I once again find myself turning to the words of Thomas Merton. Fr. Merton consistently speaks of what he calls our true self and our false self and how one must be set aside for the other to prosper. For those who are unfamiliar with this concept here is a synopsis and if you want more information I will be happy to have a longer conversation with you.

Time for a little review on this theme. All of us begin life building what he calls the false self. I prefer the term the ego centered self. False is not a negative, it simply means not who we really are as children of God. The false self is who we are as defined by society’s expectations and the pressures of this world. The false self is in fact essential to build or the true self never has a chance to develop. The ego centered self tends to be dualistic seeing the world in other and myself, right and wrong, black and white. The false self seeks to build up status and material belongings because what we own defines who we are for this self. A strong sense of self-esteem is a critical piece of the ego self. However, everything revolves around the ego self. We see this in children and adults who act like children.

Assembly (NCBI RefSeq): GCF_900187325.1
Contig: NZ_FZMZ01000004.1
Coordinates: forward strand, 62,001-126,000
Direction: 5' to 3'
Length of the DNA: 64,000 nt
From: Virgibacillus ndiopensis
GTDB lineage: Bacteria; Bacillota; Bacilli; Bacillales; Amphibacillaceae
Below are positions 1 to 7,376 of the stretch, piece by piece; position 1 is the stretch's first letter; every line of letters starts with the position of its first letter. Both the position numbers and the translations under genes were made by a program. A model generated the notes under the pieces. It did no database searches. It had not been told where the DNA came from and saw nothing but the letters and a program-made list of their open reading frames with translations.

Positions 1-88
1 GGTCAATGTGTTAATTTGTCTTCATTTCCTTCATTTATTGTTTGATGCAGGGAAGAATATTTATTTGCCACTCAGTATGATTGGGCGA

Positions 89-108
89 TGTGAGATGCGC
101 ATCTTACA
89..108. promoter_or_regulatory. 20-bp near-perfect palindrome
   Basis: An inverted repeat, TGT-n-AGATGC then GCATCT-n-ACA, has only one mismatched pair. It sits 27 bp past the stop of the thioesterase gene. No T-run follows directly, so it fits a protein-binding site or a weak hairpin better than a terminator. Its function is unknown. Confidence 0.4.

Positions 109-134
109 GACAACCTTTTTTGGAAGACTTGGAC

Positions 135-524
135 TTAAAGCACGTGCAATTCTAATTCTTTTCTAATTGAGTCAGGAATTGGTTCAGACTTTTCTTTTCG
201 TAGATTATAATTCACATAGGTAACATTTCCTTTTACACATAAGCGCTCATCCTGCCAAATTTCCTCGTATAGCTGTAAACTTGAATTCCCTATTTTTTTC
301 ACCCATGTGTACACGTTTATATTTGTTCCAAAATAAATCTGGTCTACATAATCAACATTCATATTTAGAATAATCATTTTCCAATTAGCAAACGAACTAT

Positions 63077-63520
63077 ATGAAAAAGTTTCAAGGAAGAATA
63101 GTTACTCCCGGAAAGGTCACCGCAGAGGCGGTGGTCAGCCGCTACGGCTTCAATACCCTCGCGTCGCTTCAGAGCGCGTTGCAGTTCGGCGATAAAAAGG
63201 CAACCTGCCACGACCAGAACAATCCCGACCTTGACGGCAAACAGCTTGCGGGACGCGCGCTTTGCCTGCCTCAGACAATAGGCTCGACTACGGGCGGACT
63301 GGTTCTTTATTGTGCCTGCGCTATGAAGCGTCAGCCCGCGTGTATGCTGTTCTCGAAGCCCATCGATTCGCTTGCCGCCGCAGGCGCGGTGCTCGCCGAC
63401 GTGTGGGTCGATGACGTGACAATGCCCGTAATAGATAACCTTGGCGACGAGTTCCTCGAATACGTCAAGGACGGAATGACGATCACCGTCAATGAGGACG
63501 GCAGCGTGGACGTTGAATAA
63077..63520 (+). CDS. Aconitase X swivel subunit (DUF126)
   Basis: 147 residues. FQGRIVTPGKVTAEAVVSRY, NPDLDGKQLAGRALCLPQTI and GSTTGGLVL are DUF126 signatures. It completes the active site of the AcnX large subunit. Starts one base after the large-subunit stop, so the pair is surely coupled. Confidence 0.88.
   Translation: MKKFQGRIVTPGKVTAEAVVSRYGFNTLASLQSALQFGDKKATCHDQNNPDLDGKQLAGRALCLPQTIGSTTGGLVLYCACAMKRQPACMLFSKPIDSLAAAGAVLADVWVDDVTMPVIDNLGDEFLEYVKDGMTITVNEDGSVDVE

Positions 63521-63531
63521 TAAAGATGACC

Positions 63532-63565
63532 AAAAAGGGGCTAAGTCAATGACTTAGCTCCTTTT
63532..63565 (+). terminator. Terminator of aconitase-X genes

At some point though the ego self asks the questions “Is this it? Is this all there is?” This is where the seed metaphor really begins to work. For an answer to the is this all there is question lies in the false or ego self allowing something greater to grow. That is the seed in us that must die.

From the seed of the false self, the true self, the God centered self can begin to emerge. The true self begins to become comfortable with ambiguity. The true self begins to look at the world in a non-dualistic way. The true self can look at other faith traditions and say, well maybe they have part of the answer rather than thinking they are wrong and going to hell. The God centered self looks at the world in an inclusive manner and decides that it is time to get out of the self-satisfied little box and go out in the world and start acting in a selfless manner.